New York and Amsterdam: Immigration and the New Urban Landscape

New York and Amsterdam: Immigration and the New Urban Landscape

New York and Amsterdam: Immigration and the New Urban Landscape

New York and Amsterdam: Immigration and the New Urban Landscape

Synopsis

Immigration is dramatically changing major cities throughout the world. Nowhere is this more so than in New York City and Amsterdam, which, after decades of large-scale immigration, now have populations that are more than a third foreign-born. These cities have had to deal with the challenge of incorporating hundreds of thousands of immigrants whose cultures, languages, religions, and racial backgrounds differ dramatically from those of many long-established residents.nbsp;New York and Amsterdamnbsp;brings together a distinguished and interdisciplinary group of American and Dutch scholars to examine and compare the impact of immigration on two of the world's largest urban centers. nbsp; The original essays in this volume discuss how immigration has affected social, political, and economic structures, cultural patterns, and intergroup relations in the two cities, investigating how the particular, and changing, urban contexts of New York City and Amsterdam have shaped immigrant and second generation experiences. Despite many parallels between nbsp;New York and Amsterdam, the differences stand out, nbsp;andnbsp; juxtaposing essays on immigration in the two cities helps to illuminate the essential issues that today's immigrants and their children confront. Organized around five main themes, this bookoffers an in-depth view of the impact of immigration as it affects particular places, with specific histories, institutions, and immigrant populations.nbsp;New York and Amsterdamnbsp;profoundly contributes to our broader understanding of the transformations wrought by immigration and the dynamics of urban change, providing new insights into how- and why- immigration's effects differ on the two sides of the Atlantic. nbsp; nbsp; Nancy Fonernbsp;is Distinguished Professor of Sociology at Hunter College and the Graduate Center of the City University of New York.nbsp;Jan Rathnbsp;is Professor of Sociology and Chair of the Department of Sociology and Anthropology at the University of Amsterdam.nbsp;Jan Willem Duyvendaknbsp;is Professor of Sociology at the University of Amsterdam.nbsp;Rogier van Reekumnbsp;is Ph.D. candidate at the University of Amsterdam.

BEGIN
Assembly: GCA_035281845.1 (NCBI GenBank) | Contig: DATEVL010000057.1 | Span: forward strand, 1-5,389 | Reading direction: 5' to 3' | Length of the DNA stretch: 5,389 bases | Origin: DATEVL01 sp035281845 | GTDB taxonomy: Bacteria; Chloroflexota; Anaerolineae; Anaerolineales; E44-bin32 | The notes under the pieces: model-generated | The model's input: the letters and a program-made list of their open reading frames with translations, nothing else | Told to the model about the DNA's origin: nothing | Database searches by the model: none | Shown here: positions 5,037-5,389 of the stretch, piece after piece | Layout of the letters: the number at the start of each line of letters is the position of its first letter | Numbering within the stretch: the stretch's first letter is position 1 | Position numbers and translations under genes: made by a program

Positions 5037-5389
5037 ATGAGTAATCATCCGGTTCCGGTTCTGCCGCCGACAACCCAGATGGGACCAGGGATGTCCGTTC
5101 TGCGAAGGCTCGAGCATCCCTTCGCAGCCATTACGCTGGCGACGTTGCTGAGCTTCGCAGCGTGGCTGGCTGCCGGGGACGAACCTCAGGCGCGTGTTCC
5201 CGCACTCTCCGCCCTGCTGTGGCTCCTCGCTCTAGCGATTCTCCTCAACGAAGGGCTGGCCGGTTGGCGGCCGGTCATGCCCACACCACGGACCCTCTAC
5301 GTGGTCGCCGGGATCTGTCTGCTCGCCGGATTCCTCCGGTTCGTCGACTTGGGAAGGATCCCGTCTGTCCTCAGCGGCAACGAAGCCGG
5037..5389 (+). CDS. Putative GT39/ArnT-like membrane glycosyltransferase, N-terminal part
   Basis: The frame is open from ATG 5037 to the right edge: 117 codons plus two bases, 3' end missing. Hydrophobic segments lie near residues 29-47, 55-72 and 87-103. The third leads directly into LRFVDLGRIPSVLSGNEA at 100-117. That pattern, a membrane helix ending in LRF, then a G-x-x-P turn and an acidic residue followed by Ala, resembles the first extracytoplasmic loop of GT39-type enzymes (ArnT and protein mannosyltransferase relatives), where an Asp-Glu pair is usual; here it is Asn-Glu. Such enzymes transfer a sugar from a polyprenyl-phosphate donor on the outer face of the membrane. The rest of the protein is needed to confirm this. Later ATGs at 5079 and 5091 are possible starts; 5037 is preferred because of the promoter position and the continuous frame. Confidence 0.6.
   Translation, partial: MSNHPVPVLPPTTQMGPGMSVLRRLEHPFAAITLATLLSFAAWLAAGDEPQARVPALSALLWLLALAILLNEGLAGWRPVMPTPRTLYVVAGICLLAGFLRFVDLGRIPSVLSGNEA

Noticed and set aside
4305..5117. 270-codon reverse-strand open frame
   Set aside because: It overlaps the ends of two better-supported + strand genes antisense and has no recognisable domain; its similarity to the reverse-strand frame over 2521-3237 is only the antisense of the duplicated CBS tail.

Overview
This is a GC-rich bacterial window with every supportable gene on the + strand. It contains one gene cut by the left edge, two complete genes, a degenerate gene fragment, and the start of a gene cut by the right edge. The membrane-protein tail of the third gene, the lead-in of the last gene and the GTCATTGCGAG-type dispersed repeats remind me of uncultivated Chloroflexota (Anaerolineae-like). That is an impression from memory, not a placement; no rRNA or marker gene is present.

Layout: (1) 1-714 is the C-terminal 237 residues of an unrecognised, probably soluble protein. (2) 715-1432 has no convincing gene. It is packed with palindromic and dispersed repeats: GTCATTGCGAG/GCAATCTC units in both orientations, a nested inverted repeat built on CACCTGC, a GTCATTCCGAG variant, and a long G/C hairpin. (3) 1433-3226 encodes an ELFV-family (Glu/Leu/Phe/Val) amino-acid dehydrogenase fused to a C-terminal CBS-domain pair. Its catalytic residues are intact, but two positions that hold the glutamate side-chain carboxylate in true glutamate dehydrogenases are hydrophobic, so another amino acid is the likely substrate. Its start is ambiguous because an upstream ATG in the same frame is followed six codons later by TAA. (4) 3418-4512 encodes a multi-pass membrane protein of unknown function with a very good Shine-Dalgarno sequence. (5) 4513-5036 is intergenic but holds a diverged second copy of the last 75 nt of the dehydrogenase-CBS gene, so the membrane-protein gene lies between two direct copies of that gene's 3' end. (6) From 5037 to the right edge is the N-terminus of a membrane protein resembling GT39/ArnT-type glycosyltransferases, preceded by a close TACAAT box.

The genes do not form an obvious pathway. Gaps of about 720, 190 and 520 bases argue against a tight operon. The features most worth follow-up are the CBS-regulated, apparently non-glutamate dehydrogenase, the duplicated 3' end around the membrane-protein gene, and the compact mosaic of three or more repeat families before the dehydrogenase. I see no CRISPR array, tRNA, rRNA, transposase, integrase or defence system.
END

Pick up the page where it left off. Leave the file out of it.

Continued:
Excerpt

Jan rath, nancy foner, jan willem duyvendak, and rogier van reekum

Immigration is dramatically changing major cities throughout the world. Nowhere is this more true than in Amsterdam and New York City, which, after decades of large-scale immigration, now have populations that are about a third foreign born. Amsterdam and New York City have had to deal with incorporating hundreds of thousands of immigrants whose ethnic, racial, and national backgrounds differ from those of many long-established residents, and who display a variety of different languages, religions, cultures, and lifestyles. How have the specific urban contexts of Amsterdam and New York shaped the fates of these newcomers? And—conversely—how has the massive recent immigration transformed New York City and Amsterdam? These are the central questions that will be addressed in this book.

A Transatlantic Comparison of Immigrant Cities

Amsterdam and New York City share more than a high proportion of foreign born. That the immigrants arriving there in the last half century have mostly come from outside of Europe is a new development in both cities. Newcomers have had to face a wide array of challenges of adjustment and accommodation, and these processes show remarkable similarities in the two cities. Immigrants have sometimes gotten a cold or . . .

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